A Theoretical Clash: Freedom of Expression vs. Privacy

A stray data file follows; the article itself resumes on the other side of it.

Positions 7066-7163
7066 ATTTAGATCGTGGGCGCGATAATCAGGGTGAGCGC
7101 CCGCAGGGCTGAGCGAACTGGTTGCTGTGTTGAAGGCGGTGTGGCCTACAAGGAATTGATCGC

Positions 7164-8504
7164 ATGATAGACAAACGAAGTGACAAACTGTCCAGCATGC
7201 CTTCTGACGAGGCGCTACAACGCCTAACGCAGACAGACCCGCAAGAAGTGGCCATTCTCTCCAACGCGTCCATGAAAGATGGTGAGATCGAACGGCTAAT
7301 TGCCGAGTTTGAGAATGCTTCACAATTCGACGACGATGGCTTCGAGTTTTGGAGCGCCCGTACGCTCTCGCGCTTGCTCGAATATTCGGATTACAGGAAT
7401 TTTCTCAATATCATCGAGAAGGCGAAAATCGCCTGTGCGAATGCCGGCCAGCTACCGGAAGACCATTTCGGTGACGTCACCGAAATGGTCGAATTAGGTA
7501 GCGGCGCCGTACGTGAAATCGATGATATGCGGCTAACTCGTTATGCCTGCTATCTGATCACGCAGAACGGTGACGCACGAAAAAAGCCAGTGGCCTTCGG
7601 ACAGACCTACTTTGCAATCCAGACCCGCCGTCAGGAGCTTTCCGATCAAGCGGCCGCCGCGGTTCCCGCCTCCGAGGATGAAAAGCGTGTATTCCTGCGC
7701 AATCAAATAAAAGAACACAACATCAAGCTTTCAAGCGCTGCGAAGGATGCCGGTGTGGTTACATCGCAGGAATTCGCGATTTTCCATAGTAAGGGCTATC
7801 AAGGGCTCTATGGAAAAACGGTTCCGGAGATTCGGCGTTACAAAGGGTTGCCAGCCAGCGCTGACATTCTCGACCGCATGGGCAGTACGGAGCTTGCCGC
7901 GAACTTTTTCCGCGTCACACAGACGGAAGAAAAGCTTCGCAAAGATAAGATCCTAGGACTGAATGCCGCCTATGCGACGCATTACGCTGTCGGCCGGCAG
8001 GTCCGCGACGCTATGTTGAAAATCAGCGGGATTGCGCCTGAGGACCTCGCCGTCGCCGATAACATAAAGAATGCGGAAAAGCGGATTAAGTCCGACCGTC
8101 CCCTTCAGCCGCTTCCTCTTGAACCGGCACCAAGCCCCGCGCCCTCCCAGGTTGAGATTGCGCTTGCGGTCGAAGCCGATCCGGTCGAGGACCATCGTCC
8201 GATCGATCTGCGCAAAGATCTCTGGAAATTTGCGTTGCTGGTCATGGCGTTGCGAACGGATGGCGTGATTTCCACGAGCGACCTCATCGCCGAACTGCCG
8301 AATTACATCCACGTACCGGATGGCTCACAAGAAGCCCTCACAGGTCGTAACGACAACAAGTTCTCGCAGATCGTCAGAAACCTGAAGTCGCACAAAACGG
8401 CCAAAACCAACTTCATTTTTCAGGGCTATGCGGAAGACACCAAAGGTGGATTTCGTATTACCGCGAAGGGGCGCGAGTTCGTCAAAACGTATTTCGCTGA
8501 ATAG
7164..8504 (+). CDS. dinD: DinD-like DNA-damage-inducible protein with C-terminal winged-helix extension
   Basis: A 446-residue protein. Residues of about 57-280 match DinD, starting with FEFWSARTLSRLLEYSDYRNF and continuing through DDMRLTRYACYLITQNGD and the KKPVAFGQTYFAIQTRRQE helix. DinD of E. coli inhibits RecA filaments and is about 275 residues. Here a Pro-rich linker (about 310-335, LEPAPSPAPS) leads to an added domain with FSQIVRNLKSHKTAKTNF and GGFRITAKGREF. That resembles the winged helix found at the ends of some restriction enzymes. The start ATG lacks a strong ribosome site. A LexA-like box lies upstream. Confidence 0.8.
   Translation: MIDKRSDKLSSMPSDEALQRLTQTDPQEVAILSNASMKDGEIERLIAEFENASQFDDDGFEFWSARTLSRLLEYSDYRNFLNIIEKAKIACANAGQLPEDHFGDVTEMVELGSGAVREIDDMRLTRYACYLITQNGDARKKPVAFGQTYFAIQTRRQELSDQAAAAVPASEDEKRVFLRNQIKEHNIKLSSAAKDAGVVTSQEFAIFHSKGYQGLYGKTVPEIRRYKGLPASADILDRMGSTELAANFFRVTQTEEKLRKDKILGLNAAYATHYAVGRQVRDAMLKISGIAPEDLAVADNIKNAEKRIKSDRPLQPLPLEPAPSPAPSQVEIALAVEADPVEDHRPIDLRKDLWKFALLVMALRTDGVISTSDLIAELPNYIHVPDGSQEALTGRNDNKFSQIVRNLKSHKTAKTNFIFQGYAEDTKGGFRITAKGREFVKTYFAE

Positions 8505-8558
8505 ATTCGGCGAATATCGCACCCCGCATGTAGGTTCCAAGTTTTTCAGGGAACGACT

While the Internet may have lead to a loss of control over one’s reputation and identity, heightening the tension between First Amendment values and privacy interests, it has not changed the centrality of freedom of expression to open and democratic societies. In fact, it is misleading to suggest that freedom of expression and privacy should or even can be balanced, especially if one understands freedom of speech and of the press—which protects the publication and dissemination of true information lawfully obtained—to include the corresponding right to information. While one can find a few examples of cases in the United States (mostly out of California) recognizing an invasion of privacy by publication of true but “private” facts, such as the 1931 case Melvin v. Reid or the 1971 case Briscoe v. Readers Digest Association, these are anomalies and have been overturned. Unlike the United States, many European countries, drawing on French law, recognize that privacy interests (such as in expunged criminal records, to give but one common example) may override the general public’s right to information. By granting individuals a general, quasi-property right in information about them in the possession of others—their “personal” data—the ECJ has privileged their interests over the rights of others to know, learn, think, express, and share.